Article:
But in an interview originally published by Melody Maker in June 1975.[24] Bolin had been a member of many now-forgotten late-1960s bands – Denny & The Triumphs. bringing a new. John. Band split. the band was in danger. especially with the revival of the hard rock market in the late 1970s/early 1980s. when. Unable to wake him. and Zephyr. the guitarist developed much of the material. Come Taste the Band. There were. The resulting album. The album Perfect Strangers was released in October 1984. The Good Rats. the collection revitalised the band once again. an unauthorised version of the band surfaced with Evans as the only member who had ever been in Deep Purple. Before Deep Purple. and after cancelled shows and below-par concert performances. and with encouragement from Hughes and Coverdale. on 4 December 1976. eight years after the demise of Deep Purple. He plugged into four Marshall 100-watt stacks and. and was busy working on his first solo album. In Miami. with Mercury Records releasing their albums in the United States. and Polydor Records in other countries. Bolin's personal problems with drugs began to manifest themselves. Later. American Standard. side projects (1976–84) The end came on tour in Britain in March 1976 at the Liverpool Empire Theatre. Reunions and break-ups (1984–94) In April 1984. After the break-up most of the past and present members of Deep Purple went on to have considerable success in a number of other bands. a number of promoter-led attempts to get the band to reform. who hadn't told anyone else. Moxy and Alphonse Mouzon. Bolin had just finished recording his second solo album. The reformed band signed a worldwide deal with PolyGram. The decision to disband Deep Purple had been made some time before the last show by Lord and Paice (the last remaining original members). to which he was allegedly told there was no band left to quit. Teaser. it sold extremely well (reaching #5 in the UK and #17 on the Billboard 200 in the US) and included the singles and concert staples "Knockin' At Your Back Door" and . The break-up was finally made public in July 1976. including Rainbow. Bolin's best-known recordings were made as a session musician on Billy Cobham's 1973 jazz fusion album Spectrum. thin as a rake.the job was his"."He walked in. Bolin's influence was crucial. Bolin himself claimed that he came to the audition following a recommendation from Blackmore. however.000 (US) for using the band name without permission.. she hurriedly called paramedics. Private Eyes.. but it was too late. Black Sabbath and Gillan. Coverdale reportedly walked off in tears and handed in his resignation. tragedy struck. extreme funk edge to their hard rock sound. Whitesnake. He was 25 years old. his hair coloured green. during a tour supporting Jeff Beck.There are at least two versions about the recruitment of Bolin: Coverdale claims to have been the one who suggested auditioning Bolin. Despite mixed reviews. He had also jammed with such luminaries as Dr. yellow and blue with feathers in it. and as Joe Walsh's replacement on two James Gang albums: Bang (1973) and Miami (1974). Later. By 1980. Slinking along beside him was this stunning Hawaiian girl in a crochet dress with nothing on underneath. a full-scale (and legal) reunion took place with the "classic" early 1970s line-up of Blackmore. A solid release. Albert King. eventually ending in successful legal action from the legitimate Deep Purple camp over unauthorised use of the name. Glover. Lord and Paice. which released three albums from 1969–72. Evans was ordered to pay damages of $672. Bolin was found unconscious by his girlfriend. when he accepted the invitation to join Deep Purple. Gillan. The official cause of death: multiple-drug intoxication. was released in October 1975.

This line-up recorded just one album. Mama's Boys. Slaves & Masters (1990) and toured in support though some fans derided it as little more than a so-called "Deep Rainbow" album. With a revamped set list to tour. The UK homecoming proved limited. Much of the next few years was spent on the road touring. Paice and Glover (and the record company) wanted Gillan back in the fold for the 25th anniversary. The group continued forward until 2002.000 fans turned up anyway. Financially. as they elected to play just a single festival show at Knebworth (with main support from the Scorpions. Blackfoot. and in 1996 a new album titled Purpendicular was released. which was followed by a world tour (interrupted after Blackmore broke a finger on Deep Purple at the Cow Palace. He was asked to join permanently. and touring with renewed enthusiasm. Lord. then into Europe by the following summer. Revival with Steve Morse (1994–present) Morse's arrival revitalised the band creatively. but his record contract commitments prevented this. Marco de Goeij. the tour was also a tremendous success. It was once again performed at the Royal Albert Hall in September 1999. but 80. releasing the harder-sounding Abandon in 1998."Perfect Strangers". California. but this fell through due to complications with Jamison's record label. The band unanimously chose Dixie Dregs/Kansas guitarist Steve Morse to become Blackmore's permanent successor. Originally the band intended to recruit Survivor frontman Jimi Jamison as Gillan's replacement. this time with the London Symphony Orchestra conducted by Paul Mann. showing a wide variety of musical styles. Bernie Marsden's Alaska. 31 January 1985 stage) and another live album Nobody's Perfect (1988) which was culled from several shows on this tour.Eventually. who was also a musicologist and composer. after requesting and eventually receiving 250. and the occasion was commemorated on the 2000 album Live at the Royal Albert Hall. former Rainbow vocalist Joe Lynn Turner was recruited into the band. two similar concerts were performed in Tokyo and released as part of the box set The Soundboard Series. as well as a short Deep Purple set. along with Paice. was the only member to be in all incarnations of the band) announced his amicable retirement from the band to pursue personal projects . Turner was forced out. the original score having been lost. Gillan was fired as his relations with Blackmore had again soured and their musical differences had widened too far. as Lord. The reunion tour followed. The gig was called the "Return Of The Knebworth Fayre". In early 2001.000 dollars in his bank account and the classic line-up recorded The Battle Rages On. SanFrancisco. with the help of a Dutch fan. Deep Purple enjoyed success throughout the rest of the 1990s. With the tour complete. also on the bill were UFO. But tensions between Gillan and Blackmore came to a head yet again during an otherwise stunningly successful European tour. In 1999. but still largely based on the by-now familiar Made in Japan set-list. painstakingly recreated the Concerto for Group and Orchestra. starting in Australia and winding its way across the world to North America. In the UK a new version of "Hush" (with Gillan on lead vocals) was released to mark 20 years of the band. The line-up then released a new live album Live at The Olympia '96 in 1997. when founding member Lord (who. never to return. The concert also featured songs from each member's solo careers. Blackmore walked out in November 1993. Mountain and Meat Loaf). Blackmore grudgingly relented. In 1989. The line-up then released The House of Blue Light in 1987. The weather was bad (torrential rain and 6" of mud). Joe Satriani was drafted in to complete the Japanese dates in December and stayed on for a European Summer tour in 1994.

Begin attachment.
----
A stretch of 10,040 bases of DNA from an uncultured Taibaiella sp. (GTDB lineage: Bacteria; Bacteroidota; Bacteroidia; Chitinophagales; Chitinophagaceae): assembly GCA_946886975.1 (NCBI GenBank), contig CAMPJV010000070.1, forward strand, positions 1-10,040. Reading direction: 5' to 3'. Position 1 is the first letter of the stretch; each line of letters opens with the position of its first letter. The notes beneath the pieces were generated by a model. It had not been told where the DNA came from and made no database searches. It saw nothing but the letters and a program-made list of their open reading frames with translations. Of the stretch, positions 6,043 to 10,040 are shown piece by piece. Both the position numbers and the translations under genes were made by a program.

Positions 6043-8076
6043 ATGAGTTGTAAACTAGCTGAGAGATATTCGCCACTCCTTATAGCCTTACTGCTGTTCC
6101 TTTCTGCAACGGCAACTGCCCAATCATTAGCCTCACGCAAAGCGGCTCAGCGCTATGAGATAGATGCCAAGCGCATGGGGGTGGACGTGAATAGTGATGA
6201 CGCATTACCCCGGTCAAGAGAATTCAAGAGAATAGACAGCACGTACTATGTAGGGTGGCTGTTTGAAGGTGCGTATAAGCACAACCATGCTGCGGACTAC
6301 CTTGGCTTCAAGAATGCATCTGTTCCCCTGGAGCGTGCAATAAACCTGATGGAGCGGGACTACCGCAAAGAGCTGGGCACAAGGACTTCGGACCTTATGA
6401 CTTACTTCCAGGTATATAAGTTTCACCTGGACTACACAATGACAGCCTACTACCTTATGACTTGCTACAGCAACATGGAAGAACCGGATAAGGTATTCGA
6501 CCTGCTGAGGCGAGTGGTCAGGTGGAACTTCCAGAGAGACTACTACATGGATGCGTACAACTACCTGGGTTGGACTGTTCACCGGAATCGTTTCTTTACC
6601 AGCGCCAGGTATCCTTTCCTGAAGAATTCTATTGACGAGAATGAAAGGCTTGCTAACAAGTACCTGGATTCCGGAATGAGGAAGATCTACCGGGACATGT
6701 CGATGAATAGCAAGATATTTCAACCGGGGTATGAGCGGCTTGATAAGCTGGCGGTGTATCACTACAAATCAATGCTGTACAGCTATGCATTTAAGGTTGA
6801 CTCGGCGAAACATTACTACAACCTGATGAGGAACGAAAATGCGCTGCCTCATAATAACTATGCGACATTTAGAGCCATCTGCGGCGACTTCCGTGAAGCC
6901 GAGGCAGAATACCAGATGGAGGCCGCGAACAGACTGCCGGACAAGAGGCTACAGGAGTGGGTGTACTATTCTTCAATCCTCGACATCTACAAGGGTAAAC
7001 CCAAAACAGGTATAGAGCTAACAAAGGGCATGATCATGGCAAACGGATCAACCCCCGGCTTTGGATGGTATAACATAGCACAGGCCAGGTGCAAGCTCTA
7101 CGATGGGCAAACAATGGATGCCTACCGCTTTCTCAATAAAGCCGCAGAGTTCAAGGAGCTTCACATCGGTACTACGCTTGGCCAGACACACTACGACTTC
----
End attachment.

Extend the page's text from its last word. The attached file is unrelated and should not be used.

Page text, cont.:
in October of the same year. chronicling the year leading up the band splitting up in 1976. Some studio time in Spain has been booked. but he said: "It was one of the lowest points of my life – all of our lives. Ozzy Osbourne. This was a recording of their 1993 appearance at the NEC in Birmingham. plus previously unreleased footage of the star-crossed MkIV line-up – also featuring David Coverdale. the Blu-Ray/DVD will include new interviews with both Glenn Hughes and Jon Lord. released their next album Rapture of the Deep. Titled Gettin’ Tighter. the band played at the Live 8 Roger Glover and Steve Morse jamming during the intro to "Highway Star" concert in Park Place (Barrie. actually". Rock keyboard veteran Don Airey (Rainbow. the controversially titled Bananas. to be followed by a supporting tour. Recordings of this show have previously been released without resistance from Gillan or any other members of the band. working with new producer Michael Bradford. Tommy Bolin and Ian Paice – playing live Ian Paice. Gillan asked fans not to buy a live album Come Hell or High Water being released by Sony BMG. Ontario) and. Black Sabbath. In July 2005. Gillan hinted that the group may record their nineteenth studio album in February 2011. In 2003. and began touring in support of the album immediately. Deep Purple released their first studio album in five years. joined the band. drummer and last remaining original member of Deep Purple . Deep Purple are to release a documentary next year. It was followed by the Rapture of the Deep tour. who had helped Deep Purple out when Lord's knee was injured in 2001.Steve Morse later revealed in an interview that the band would begin working on a new album in March. In February 2007. Whitesnake). Lord left his Hammond organ to his replacement.(especially orchestral work).

harmonica. 1992–present) Steve Morse – guitar (1994–present) Roger Glover – bass (1969–1973. vocals (1975–1976) Joe Lynn Turner – lead vocals (1989–1991) Joe Satriani – guitar (1993–1994) . percussion (1968–1976. 1984–1993) Jon Lord – keyboards. backing vocals (1968–1969) David Coverdale – lead vocals (1973–1976) Glenn Hughes – bass. 1984–2002) Rod Evans – lead vocals (1968–1969) Nick Simper – bass. organ. 1984–present) Ian Paice – drums.Band members Current members      Ian Gillan – vocals. organ (2001–present) Former members          Ritchie Blackmore – guitar (1968–1975. congas (1969–1973. vocals (1973–1976) Tommy Bolin – guitar. 1984–1989. 1984–present) Don Airey – keyboards. backing vocals (1968–1976.